• LinkedIn’s quarterly marketing revenue per user has grown from $.16/user to $.24/user. This is a good sign that they’ve gotten better at price discrimination, and scaled their sales force up to be appropriate for the number of pageviews they handle.
• LinkedIn offers a “Premium” account for recruiters and job-seekers, offering more access to profiles, and more chances to contact users. “Premium” revenue per user has declined in the last six quarters, from $.29/user to $.19/user.
The numbers paint a pretty simple portrait. LinkedIn is three major businesses:
• Premium Subscriptions were an early cash cow, and still bring in $15.7mm/quarter. But they’re growing slowly. LinkedIn appealed to hyper-networkers early, but there aren’t that many of them out there. And LinkedIn needs to keep these prices high, to ensure that these networkers don’t bother other users.
• Hiring Solutions is LinkedIn’s most effective vehicle for monopolistic pricing. This is the revenue stream to look at when considering LinkedIn as a job board (versus LinkedIn as a social network or LinkedIn as a source of high-quality pageviews). LinkedIn is growing their hiring solutions revenue rapidly, in terms of revenue per user (12.4% quarterly growth), revenue per employee (10.5% quarterly growth), and revenue per “corporate user” (7.4% quarterly growth). This product makes LinkedIn most comparable to a job board in terms of monetization strategy. But LinkedIn’s competitive advantage, discussed above, put it well ahead of other job boards.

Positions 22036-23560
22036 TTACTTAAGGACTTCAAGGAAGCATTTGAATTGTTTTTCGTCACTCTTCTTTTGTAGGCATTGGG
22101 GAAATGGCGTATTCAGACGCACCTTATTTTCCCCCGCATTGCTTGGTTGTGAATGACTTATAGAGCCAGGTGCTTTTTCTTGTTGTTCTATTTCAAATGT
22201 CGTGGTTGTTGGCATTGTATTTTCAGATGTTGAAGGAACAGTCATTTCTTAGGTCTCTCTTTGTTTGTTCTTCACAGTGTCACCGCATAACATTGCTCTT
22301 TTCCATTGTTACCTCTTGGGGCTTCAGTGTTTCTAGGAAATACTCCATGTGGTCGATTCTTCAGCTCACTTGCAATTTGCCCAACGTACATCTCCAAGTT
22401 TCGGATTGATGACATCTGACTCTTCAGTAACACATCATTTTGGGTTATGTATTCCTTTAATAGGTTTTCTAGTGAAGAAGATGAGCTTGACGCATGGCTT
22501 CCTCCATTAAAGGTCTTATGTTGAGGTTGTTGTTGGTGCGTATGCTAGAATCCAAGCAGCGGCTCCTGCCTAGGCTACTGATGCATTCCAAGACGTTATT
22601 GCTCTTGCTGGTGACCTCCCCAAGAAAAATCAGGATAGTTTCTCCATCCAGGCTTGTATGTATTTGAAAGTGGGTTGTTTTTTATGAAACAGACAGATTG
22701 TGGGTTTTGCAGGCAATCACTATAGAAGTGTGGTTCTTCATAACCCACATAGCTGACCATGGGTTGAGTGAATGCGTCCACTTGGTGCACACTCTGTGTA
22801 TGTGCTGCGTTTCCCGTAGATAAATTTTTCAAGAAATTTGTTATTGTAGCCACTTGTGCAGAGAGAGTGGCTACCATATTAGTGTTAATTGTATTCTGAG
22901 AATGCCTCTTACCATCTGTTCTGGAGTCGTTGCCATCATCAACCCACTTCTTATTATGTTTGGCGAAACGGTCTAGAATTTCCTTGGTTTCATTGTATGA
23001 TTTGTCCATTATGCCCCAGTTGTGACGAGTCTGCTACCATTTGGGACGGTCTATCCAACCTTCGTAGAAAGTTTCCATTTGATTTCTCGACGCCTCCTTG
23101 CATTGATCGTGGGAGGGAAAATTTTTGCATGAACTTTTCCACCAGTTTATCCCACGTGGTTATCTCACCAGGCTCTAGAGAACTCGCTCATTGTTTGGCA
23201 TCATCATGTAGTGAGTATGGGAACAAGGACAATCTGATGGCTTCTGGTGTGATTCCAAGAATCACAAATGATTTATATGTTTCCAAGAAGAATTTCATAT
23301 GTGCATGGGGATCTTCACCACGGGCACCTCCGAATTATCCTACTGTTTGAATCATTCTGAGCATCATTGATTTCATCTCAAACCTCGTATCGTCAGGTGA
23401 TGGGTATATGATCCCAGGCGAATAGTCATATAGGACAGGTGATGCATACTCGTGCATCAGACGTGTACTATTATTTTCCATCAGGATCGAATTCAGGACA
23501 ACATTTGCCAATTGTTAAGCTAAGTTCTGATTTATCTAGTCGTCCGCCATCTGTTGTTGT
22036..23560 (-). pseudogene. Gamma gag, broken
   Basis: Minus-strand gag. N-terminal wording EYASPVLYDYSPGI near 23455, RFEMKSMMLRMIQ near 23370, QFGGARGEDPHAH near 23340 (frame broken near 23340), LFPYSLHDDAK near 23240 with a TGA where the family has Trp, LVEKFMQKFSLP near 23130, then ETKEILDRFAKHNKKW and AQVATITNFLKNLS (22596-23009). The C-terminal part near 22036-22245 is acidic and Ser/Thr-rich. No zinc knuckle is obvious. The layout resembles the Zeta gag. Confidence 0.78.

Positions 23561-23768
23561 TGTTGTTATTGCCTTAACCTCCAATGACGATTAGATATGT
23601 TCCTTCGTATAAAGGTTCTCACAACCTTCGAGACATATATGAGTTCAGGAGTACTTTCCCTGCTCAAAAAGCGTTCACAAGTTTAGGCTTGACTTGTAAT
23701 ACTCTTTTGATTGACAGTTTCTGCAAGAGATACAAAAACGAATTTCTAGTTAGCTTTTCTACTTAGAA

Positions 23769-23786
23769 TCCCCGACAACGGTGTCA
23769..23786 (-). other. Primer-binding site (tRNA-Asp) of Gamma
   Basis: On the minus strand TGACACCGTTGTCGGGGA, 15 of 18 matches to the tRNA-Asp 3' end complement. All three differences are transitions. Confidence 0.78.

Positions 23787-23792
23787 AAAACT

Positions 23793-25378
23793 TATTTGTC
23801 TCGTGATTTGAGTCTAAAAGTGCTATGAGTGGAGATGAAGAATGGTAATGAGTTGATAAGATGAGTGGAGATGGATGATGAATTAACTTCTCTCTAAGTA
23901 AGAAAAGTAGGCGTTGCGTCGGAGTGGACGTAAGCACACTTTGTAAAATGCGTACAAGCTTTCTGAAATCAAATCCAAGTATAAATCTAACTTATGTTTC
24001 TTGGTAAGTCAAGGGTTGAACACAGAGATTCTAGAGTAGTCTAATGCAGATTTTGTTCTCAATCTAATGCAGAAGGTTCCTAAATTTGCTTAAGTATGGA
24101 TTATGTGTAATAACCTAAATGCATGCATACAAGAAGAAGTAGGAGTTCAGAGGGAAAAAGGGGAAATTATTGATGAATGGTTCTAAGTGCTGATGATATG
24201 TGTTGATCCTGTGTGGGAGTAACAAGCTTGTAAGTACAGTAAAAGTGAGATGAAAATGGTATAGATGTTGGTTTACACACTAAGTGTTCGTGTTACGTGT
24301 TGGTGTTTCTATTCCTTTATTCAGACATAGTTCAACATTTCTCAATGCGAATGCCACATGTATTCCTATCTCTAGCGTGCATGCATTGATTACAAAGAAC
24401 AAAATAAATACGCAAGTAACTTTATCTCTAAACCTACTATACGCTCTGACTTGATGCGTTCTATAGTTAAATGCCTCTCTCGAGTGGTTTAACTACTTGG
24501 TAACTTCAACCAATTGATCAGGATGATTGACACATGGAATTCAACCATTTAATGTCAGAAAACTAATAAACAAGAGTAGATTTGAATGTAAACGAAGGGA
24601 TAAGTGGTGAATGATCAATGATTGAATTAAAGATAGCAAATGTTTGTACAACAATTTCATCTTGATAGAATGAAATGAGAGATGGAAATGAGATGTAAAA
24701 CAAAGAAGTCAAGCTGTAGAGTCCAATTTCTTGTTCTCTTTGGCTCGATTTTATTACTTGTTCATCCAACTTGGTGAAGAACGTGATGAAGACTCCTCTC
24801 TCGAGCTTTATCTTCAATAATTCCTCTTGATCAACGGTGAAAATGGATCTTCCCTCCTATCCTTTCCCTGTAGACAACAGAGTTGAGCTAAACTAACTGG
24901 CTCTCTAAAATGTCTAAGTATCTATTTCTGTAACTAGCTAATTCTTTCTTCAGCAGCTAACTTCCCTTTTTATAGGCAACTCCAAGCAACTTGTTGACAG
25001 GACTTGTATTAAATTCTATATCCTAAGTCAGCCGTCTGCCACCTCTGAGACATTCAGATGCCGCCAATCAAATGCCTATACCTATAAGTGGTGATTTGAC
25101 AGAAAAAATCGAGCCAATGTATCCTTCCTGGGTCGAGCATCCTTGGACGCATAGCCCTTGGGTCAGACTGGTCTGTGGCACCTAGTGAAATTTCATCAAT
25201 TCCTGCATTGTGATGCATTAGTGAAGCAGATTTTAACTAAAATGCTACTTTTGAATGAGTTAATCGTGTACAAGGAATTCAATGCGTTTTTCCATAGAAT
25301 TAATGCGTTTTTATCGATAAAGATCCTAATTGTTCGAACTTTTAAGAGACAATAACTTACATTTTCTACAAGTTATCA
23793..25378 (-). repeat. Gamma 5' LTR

• Marketing. LinkedIn’s marketing revenue is icing on the cake. As a large site with a capitive audience and great SEO, LinkedIn generates pageviews. Lots of pageviews. And it sells them. LinkedIn’s marketing revenue per user has risen 6.1% per quarter in the most recent six quarters. Combine that with their user growth of 13.7% per quarter, and the result is a massive ad platoform.